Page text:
Online Gambling is an encompassing term that covers all forms of gambling, including virtual poker, casinos and sports betting. It can be conducted via mobile phones and computers, and is an increasingly popular form of gambling.
The rapid pace of change in online gambling has a range of potential harmful effects. It exacerbates addictive behaviours, promotes impulsive and loss-chasing, and undermines self-regulatory efforts by individuals struggling with gambling problems. It also contributes to the broader problem of social isolation amongst individuals who are struggling with gambling issues, as they lack social support and face stigma.
Moreover, these changes are driven by an increasing number of multinational operators, mass-media supported sports and races, digitalisation of betting products, and increased gambling sponsorship and advertising [2,3,4,5,6,7]. These developments are characterised by a corporate ecosystem of multinational gaming operators and mass media-supported betting, combined with the provision of newer online gambling opportunities such as exotic bets with poorer odds and faster financial transactions facilitating greater convenience in wagering.
However, there has been little research exploring how these industry changes have affected contemporary gambling experiences for individual online gamblers specifically. Rather, there is a need for research that can explore how these changes are influencing gambling experiences of the general public, which would enable greater insight into broader trends and provide better understanding of how a range of gambling-related factors might interact to influence gambling problems in individuals.
In this study, we explored the impact of these changes on two distinct sub-samples of non-treatment seekers and treatment-seekers who had been involved in online gambling for around 10 years. We used interviews to explore participants’ perceptions of the changes and how they impacted their gambling experiences.
We found that the majority of treatment-seekers increased their online gambling in response to faster and more convenient access to betting venues. This provided the opportunity to place bets 24 hours a day without the constraints of time, venue closures or social judgment. It also provided them with easier access to a wide range of betting opportunities and the ability to play in a more private environment, enabling increased impulsivity.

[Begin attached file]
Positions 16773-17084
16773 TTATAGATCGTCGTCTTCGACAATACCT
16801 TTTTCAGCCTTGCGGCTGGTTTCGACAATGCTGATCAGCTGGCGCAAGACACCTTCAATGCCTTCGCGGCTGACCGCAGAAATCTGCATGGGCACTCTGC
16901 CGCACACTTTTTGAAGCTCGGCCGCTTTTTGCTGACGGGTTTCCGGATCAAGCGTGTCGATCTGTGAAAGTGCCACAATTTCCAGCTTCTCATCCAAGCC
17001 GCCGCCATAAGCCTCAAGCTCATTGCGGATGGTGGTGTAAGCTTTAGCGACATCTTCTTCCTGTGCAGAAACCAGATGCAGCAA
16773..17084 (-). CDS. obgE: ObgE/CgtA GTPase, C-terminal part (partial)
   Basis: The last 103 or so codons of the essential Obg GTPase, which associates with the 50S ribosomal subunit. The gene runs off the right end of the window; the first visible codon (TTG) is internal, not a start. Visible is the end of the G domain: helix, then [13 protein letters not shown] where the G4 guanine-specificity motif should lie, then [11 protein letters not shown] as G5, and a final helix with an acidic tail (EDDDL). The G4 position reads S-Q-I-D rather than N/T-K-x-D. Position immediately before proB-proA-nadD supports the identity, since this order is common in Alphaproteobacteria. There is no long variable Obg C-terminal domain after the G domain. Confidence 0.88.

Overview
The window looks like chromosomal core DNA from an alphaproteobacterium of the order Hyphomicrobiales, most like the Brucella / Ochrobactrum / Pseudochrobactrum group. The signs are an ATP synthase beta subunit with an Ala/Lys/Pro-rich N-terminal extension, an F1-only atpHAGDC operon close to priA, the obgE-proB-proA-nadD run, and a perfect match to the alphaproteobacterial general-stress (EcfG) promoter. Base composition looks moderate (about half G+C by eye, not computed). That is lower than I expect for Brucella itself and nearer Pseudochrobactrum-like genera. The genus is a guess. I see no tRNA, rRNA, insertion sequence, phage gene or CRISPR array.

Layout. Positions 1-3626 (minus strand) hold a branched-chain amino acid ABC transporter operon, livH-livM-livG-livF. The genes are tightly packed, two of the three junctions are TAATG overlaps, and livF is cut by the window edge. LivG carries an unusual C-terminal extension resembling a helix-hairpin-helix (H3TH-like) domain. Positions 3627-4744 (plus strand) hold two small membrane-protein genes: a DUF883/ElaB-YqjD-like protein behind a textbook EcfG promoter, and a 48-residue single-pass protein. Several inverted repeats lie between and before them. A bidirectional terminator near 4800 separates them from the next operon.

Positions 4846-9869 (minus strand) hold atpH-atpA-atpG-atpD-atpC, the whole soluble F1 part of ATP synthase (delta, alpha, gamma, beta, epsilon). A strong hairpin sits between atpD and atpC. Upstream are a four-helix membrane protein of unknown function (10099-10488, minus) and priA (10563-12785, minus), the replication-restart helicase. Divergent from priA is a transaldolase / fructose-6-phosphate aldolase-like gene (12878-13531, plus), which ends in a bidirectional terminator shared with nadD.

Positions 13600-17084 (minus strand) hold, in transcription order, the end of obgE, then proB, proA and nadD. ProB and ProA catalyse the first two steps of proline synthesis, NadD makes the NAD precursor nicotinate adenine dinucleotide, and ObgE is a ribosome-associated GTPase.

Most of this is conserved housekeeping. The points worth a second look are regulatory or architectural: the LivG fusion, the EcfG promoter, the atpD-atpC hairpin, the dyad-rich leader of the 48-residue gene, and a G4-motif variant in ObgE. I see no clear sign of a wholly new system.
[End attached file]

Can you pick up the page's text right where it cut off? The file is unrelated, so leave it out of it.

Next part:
Furthermore, the ease of transferring funds to and from betting accounts contributed to impulsive and risky behaviours such as escalating losses, which nurtured persistence and loss-chasing. It also facilitated the emergence of self-destructive attitudes such as the belief that “if you put your money in it, you’re on it” and led to the development of a gambling identity.
These findings provide a valuable insight into the effects of key industry changes, which may assist in developing effective responsible gambling strategies to minimise harm in this area. However, these findings need to be replicated in a larger sample with more certainty of data saturation. Moreover, there is a need to explore the effectiveness of various treatment approaches to combat gambling problems, as the prevalence of gambling-related mental health disorders remains high. This will require collaboration between researchers, operators and regulators to design, evaluate and verify relevant strategies and to implement procedures.